The days when big U.S. technology companies could easily slice tax bills in Europe are coming to an end.
For decades, businesses like Apple Inc. that generate significant revenue abroad flocked to Ireland, the Netherlands and Luxembourg, where they counted on amenable fiscal regimes to reduce their tax, even if they had minimal operations on the ground.
On Tuesday, European Competition Commissioner Margrethe Vestager sent the strongest signal yet that she won’t abide these strategies when she demanded Apple pay an estimated 13 billion euros ($14.5 billion) in back taxes.
Yep. But Apple’s not the only company being targeted:
Vestager’s move is part of a broader push to close loopholes that European regulators think give foreign companies an advantage. Google parent Alphabet Inc. has also been a beneficiary of Ireland’s tax regime, using the so-called “Double Irish” mechanism to save billions in tax on its international earnings. Ireland is phasing this out, although companies have until 2021 to adjust.
Amazon.com Inc. used a similar process to effectively send profit through Luxembourg. In Europe, the e-commerce giant told authorities that the intellectual property behind its web shopping platform was immensely valuable, justifying the billions in tax-free revenue it collected there since moving its technology assets to Luxembourg a decade ago. In the U.S. it played down the value of those same assets to explain why it paid so little in taxes for licensing them. That prompted investigations on both sides of the Atlantic and Amazon changed its policy in 2015, largely eliminating the practice.
And some companies have already seen this coming:
About six months ago, Netflix Inc. told an investor that the company will likely pay higher international tax rates than other large U.S. technology companies currently pay. Netflix, which recently began expanding aggressively abroad, said it views other U.S. tech companies’ international tax strategies as unsustainable, according to a person familiar with the situation.
Argue all you want about whether or not this is legal. What the EU is showing is that anti-competitive behavior trumps borderline tax avoidance, even it if uses what are generally considered legal loopholes.
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What must they be making, then, of suggestions that everyone should have their tax returns made public?
Publishing everyone’s tax details would make the new measures superfluous. In fact, if PAYE details were made publicly available, it would be technically possible to work out the relative incomes of employees in all companies — even ones too small to be affected under the government’s proposed regulations.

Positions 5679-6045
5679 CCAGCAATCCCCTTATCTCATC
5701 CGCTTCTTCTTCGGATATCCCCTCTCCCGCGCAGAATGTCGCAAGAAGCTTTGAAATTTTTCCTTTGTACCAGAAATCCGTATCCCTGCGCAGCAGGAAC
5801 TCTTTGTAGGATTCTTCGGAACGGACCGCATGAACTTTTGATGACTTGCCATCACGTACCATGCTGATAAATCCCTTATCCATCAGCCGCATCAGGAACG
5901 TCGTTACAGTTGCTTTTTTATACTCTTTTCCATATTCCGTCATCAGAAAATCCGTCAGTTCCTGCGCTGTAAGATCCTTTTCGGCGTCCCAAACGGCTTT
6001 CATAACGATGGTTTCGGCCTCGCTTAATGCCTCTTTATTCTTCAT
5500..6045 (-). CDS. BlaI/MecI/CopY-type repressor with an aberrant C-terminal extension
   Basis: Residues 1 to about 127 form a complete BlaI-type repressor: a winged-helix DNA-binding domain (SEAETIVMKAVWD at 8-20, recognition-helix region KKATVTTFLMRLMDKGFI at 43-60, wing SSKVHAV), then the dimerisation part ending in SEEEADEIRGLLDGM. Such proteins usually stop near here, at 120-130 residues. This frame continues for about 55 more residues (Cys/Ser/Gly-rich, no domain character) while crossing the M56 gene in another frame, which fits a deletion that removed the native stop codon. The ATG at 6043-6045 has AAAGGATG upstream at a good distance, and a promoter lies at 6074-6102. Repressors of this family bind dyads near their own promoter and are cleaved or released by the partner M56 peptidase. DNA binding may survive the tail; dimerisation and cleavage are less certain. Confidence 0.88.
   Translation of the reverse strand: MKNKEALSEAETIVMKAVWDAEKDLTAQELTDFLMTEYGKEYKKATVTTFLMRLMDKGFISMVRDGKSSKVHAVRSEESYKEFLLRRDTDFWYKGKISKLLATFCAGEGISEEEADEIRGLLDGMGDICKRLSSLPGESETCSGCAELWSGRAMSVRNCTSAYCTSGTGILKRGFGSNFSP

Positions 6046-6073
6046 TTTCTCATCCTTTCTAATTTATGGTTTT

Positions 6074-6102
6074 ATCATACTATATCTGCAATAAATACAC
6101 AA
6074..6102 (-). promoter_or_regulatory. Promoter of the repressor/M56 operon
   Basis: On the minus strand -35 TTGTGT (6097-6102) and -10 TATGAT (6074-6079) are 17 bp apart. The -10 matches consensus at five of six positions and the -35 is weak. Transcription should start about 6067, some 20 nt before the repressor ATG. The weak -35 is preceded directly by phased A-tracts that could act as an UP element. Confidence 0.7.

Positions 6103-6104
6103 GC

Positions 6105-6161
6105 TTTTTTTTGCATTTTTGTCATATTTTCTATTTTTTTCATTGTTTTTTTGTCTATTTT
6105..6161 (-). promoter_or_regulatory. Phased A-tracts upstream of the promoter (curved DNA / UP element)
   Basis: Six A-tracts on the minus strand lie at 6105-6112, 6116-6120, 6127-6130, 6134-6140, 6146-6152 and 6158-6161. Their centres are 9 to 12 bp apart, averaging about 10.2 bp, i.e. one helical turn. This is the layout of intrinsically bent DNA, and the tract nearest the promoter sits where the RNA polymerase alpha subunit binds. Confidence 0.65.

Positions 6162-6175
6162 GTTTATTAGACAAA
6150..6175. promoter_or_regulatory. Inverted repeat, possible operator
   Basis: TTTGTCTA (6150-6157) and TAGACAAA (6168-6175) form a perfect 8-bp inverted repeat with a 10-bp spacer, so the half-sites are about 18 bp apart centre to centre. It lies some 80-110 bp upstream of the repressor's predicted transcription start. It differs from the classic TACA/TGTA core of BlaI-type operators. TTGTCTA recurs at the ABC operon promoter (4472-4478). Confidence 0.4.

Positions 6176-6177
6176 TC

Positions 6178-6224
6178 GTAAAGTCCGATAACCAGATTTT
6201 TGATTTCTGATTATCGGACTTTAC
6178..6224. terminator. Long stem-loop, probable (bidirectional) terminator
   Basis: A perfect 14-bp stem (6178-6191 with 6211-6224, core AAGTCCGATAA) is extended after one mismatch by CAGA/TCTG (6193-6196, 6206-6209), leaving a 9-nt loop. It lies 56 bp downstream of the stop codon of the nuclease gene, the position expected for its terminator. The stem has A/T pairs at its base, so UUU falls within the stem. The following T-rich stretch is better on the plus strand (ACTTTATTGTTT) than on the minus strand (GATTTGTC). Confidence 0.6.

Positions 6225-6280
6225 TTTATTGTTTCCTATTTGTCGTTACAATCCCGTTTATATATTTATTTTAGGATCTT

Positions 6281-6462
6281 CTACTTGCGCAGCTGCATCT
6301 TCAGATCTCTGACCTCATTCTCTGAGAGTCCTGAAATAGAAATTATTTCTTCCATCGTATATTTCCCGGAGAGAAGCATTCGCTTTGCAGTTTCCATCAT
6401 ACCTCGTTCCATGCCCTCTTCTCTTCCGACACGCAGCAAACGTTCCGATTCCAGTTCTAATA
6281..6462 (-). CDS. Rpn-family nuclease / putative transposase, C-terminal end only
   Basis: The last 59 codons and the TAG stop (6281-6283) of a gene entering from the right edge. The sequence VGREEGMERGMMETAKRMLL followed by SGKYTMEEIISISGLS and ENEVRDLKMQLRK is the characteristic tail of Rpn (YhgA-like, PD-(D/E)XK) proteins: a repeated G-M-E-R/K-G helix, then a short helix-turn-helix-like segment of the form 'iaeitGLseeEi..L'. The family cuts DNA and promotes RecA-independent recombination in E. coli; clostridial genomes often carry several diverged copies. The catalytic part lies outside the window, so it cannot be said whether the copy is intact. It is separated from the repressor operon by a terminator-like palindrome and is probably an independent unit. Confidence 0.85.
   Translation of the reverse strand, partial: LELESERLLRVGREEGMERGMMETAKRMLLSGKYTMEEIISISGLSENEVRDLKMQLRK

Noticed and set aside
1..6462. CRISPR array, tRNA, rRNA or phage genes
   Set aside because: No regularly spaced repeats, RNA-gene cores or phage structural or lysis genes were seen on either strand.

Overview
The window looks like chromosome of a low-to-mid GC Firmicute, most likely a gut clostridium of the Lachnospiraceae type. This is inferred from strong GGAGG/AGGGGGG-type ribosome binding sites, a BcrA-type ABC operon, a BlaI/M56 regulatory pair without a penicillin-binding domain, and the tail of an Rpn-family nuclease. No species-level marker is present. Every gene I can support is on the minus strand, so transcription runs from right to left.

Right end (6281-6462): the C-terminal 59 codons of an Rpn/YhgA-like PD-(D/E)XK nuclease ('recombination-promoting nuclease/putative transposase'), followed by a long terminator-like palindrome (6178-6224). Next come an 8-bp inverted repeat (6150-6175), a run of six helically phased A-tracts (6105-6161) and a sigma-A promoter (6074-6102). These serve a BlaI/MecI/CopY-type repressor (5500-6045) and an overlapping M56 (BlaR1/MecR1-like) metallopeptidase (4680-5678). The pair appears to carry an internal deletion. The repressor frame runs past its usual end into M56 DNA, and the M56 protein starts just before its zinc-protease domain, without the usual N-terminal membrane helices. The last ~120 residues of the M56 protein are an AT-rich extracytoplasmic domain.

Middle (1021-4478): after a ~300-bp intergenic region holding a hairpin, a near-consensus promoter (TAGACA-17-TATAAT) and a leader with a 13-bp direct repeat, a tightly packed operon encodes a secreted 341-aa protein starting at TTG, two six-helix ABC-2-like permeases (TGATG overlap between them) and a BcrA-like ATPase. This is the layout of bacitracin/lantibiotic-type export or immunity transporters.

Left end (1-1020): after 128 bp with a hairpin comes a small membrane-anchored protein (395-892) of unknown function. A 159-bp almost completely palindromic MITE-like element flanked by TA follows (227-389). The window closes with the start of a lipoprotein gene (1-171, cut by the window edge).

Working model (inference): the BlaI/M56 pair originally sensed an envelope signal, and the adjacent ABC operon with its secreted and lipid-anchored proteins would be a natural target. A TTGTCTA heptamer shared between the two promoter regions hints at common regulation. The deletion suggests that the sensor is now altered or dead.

What would that mean in practice? One potential answer lies in the example of Norway, where tax returns have been public since the 19th century. In fact, until fairly recently, it was possible to read Norwegians’ tax details online — leading, perhaps predictably, to a rather voyeuristic interest in tax affairs, with tabloid newspapers often using the records to find easy stories.
Before Norway switched from an open system to one requiring registration, there were even concerns that burglars might use the nation’s records to find potential victims.
I was thinking about this yesterday. Back in the late 1980s, I spent a year in Oslo. I used to hang out in a big bookstore in the center of town (Tanum, on Karl Johans Gate), because they had an excellent selection of books in English. I recall, at some point during the year, seeing a big table with huge piles of a drab looking book that everyone was picking up and buying. I asked someone what it was, and found that it was a register of everyone’s tax information: how much money they made, and how much they paid in income tax. I found it fascinating that this country was so open about people’s income.
So with what’s going on in the UK – politicians are publishing information about their income and the taxes they pay, as a result of the Panama Papers leak – I wondered if other countries would ever do something like this.
This article asks the following question:
If the UK followed Norway and made all tax returns public, what would it mean for pay inequality?
It’s interesting to wonder if this would help pay equality; or equality in general…